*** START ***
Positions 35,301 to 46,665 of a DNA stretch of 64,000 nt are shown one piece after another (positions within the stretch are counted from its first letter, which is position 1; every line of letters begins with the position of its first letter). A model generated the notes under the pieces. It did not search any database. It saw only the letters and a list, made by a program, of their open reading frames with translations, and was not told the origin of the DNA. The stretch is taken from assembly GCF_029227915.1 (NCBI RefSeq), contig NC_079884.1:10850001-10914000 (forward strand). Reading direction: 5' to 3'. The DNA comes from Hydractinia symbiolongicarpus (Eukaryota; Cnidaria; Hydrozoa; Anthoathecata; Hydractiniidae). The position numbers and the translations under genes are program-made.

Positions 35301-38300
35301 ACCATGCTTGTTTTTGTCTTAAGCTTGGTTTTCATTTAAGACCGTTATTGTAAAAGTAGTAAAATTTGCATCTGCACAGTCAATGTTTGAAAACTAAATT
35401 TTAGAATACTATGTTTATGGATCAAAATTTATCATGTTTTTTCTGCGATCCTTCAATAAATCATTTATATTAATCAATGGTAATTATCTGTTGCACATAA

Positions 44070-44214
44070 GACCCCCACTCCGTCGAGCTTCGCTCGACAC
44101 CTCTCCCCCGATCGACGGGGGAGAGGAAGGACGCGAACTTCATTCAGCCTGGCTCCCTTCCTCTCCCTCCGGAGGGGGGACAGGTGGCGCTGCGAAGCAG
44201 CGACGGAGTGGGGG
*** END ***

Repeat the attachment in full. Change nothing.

Positions 35,301 to 46,665 of a DNA stretch of 64,000 nt are shown one piece after another (positions within the stretch are counted from its first letter, which is position 1; every line of letters begins with the position of its first letter). A model generated the notes under the pieces. It did not search any database. It saw only the letters and a list, made by a program, of their open reading frames with translations, and was not told the origin of the DNA. The stretch is taken from assembly GCF_029227915.1 (NCBI RefSeq), contig NC_079884.1:10850001-10914000 (forward strand). Reading direction: 5' to 3'. The DNA comes from Hydractinia symbiolongicarpus (Eukaryota; Cnidaria; Hydrozoa; Anthoathecata; Hydractiniidae). The position numbers and the translations under genes are program-made.

Positions 35301-38300
35301 ACCATGCTTGTTTTTGTCTTAAGCTTGGTTTTCATTTAAGACCGTTATTGTAAAAGTAGTAAAATTTGCATCTGCACAGTCAATGTTTGAAAACTAAATT
35401 TTAGAATACTATGTTTATGGATCAAAATTTATCATGTTTTTTCTGCGATCCTTCAATAAATCATTTATATTAATCAATGGTAATTATCTGTTGCACATAA

Positions 44070-44214
44070 GACCCCCACTCCGTCGAGCTTCGCTCGACAC
44101 CTCTCCCCCGATCGACGGGGGAGAGGAAGGACGCGAACTTCATTCAGCCTGGCTCCCTTCCTCTCCCTCCGGAGGGGGGACAGGTGGCGCTGCGAAGCAG
44201 CGACGGAGTGGGGG